The Oak Park and River Forest High School Board of Education is poised to hire Gilbane Inc. to manage the estimated $102 million Project 2 construction project that will tear down and rebuild the school’s southeast corner and include the construction of a new 10-lane swimming pool.  

Construction work on Project 2 is expected to begin next summer.  Gilbane is a large, family and privately owned construction company.  Like OPRF, it has been around for more than a century. 

Gilbane was chosen from a field of five construction management companies that submitted proposals to manage Project 2.  Three firms were interviewed and Gilbane won out.  

“Gilbane checked all the boxes in terms of successful project completion, management on both large scale projects as well as experience with pools being involved with the project and also have a really leading edge focus on diversity and equity in the construction process as well so they really checked all the boxes for our community,” said Tony Arbogast, OPRF’s new assistant superintendent for business services.  “They came highly recommended from other districts.”

The school board is expected to officially approve a contract with Gilbane at its Aug.  24 meeting, but Gilbane has already been working with OPRF’s architects and school staff on the project. 

“They’ve been excellent to work with have really jumped in,” said Alyson Sternquist, the lead architect and project manager for OPRF’s architectural firm, FGM. 

The Providence, Rhode Island-based Gilbane has worked on many projects in the Chicago area, including building major additions to Stevenson High School in Lincolnshire.  

“Gilbane has a very strong record of hitting the project in terms of both time and budget,” Arbogast told the school board at its Aug.  10 meeting.    

School officials know that the pressure is on to get Project 2 done without major problems or cost overruns.  Project 2 was a divisive issue and was the subject of intense arguments for much of the past year before the school board in May unanimously approved going ahead with Project 2 without a referendum.  

“This is a key moment in the history of this school,” Arbogast said. 

School board members Fred Arkin and Graham Brisben emphasized how crucial it is to get Project 2 done right. 

Arkin said that Project 2 is perhaps the largest project ever attempted in Oak Park and River Forest. 

“We had to fight tooth and nail to get this thing approved,” Arkin said.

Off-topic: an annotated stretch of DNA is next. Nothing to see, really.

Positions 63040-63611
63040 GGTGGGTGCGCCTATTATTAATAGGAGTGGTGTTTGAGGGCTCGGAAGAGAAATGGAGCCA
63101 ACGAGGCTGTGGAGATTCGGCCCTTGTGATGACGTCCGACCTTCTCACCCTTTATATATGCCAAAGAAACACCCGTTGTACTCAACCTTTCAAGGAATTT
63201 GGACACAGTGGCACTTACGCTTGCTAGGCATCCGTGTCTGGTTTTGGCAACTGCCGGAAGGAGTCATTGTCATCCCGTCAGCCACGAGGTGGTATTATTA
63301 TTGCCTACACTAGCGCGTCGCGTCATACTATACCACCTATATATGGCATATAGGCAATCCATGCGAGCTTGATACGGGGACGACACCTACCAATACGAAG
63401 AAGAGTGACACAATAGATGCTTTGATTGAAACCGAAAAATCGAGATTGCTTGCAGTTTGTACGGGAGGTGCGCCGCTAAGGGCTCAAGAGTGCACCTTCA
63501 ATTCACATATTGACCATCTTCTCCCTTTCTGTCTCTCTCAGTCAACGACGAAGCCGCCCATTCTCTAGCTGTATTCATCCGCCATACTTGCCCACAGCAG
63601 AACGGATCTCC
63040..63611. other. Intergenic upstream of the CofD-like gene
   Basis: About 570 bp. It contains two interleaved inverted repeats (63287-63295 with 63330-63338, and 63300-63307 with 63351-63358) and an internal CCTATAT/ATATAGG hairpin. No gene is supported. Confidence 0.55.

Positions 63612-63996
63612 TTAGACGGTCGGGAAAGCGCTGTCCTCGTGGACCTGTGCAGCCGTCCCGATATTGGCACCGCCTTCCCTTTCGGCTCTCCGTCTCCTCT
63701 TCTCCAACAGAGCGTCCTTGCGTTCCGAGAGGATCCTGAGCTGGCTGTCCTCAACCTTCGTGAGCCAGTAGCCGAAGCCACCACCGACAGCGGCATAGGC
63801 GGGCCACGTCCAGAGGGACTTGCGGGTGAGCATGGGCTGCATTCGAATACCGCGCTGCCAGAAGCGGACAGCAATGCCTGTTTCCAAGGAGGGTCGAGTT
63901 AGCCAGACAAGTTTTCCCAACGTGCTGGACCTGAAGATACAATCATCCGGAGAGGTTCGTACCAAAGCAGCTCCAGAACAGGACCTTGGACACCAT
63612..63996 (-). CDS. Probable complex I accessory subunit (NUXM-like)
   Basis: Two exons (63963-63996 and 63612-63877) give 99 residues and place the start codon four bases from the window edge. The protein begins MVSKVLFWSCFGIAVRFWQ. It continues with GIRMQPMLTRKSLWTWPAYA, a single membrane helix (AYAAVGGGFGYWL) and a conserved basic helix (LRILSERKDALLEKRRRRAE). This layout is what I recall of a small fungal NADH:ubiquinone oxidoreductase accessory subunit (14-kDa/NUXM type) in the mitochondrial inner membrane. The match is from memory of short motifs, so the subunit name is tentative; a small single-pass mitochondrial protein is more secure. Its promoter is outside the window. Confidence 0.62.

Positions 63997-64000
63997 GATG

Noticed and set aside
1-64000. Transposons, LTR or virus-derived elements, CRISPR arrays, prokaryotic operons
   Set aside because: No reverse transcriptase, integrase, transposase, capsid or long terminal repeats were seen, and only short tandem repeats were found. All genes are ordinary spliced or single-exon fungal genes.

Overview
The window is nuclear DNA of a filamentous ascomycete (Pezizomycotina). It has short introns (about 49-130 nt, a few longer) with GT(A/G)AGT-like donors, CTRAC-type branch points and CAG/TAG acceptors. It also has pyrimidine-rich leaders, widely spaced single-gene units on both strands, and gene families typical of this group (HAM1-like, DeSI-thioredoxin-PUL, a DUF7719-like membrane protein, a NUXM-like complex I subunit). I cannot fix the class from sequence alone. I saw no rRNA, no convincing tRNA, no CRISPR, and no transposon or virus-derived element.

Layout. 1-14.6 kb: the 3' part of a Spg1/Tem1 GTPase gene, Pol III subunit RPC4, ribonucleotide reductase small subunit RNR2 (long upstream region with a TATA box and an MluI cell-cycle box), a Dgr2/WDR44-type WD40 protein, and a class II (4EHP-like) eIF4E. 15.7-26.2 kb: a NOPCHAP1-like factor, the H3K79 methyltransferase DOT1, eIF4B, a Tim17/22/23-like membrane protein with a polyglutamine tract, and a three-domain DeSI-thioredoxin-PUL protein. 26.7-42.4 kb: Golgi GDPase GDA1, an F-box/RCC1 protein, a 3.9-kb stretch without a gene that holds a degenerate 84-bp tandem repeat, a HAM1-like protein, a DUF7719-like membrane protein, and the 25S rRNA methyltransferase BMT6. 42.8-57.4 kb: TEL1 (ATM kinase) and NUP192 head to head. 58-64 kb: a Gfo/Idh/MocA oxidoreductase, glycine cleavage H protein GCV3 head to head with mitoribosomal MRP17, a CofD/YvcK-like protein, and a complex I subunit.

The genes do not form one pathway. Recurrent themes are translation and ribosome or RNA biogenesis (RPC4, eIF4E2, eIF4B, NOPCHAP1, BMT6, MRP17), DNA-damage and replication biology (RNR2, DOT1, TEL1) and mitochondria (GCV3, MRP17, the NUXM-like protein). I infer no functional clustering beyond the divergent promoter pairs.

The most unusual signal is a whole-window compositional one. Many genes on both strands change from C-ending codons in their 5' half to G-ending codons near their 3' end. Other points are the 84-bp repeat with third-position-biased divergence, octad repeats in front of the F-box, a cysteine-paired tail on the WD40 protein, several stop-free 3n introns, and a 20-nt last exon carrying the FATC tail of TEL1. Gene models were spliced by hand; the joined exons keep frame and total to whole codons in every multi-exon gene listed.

Brisben said that Project 2 will be a pivotal moment for OPRF. 

“The mandate is for the project to come in safely, on time and on budget,” Brisben said. 

Arbogast recommended that OPRF enter into what is called a “construction manager at-risk contract” with Gilbane rather than a strict, guaranteed maximum-price contract.  The two types of contracts are similar, but the construction manager at-risk contract provides an agreed-upon cost of the project and a mark-up for construction manager costs and profit.  The construction manager at-risk model gives the construction manager more flexibility than a strict GMP contract, although a guaranteed maximum price is usually part of a construction manager at-risk contract.  OPRF officials consulted with the school’s law firm, Franczek, before determining what type of contract to enter into. 

Arbogast told the school board that it is difficult for schools to enter into a GMP contract. 

“This process is extremely difficult due to our public bidding requirements,” Arbogast wrote in a memo to the school board.  “We lack the ability to negotiate prices in traditional senses of a GMP.   Upon investigation, we would have to set a GMP for each individual bid, and be forced to rebid when they were exceeded.  That is going to make scheduling and sequencing this project almost impossible.  GMP also leaves many ways that a project can still go over the guaranteed price, while requiring a profit-sharing agreement for any money under budget. ”

On Aug.  9, Arbogast elaborated on this issue. 

“This project has too many trades (for a GMP),” Arbogast said.  “If one sub bid comes in over budget that would delay the project.”

Arbogast said that OPRF has negotiated an agreement to prevent Gilbane from setting a low cost estimate for the project and then bumping up the price through change orders. 

“We’ve negotiated with Gilbane a holiday on change orders,” Arbogast said. 

Subcontractor bids that come in at more than 15 percent higher than projected will be required to be rebid. 

If Project 2 is completed late Gilbane will have pay liquated damages to OPRF at the rate of $2,000 a day for every day the project is late. 

Work on Project 2 is expected to take two years. Work is scheduled to begin next summer and OPRF officials anticipate that the work will be completed prior to the start of the 2026-27 school year.  

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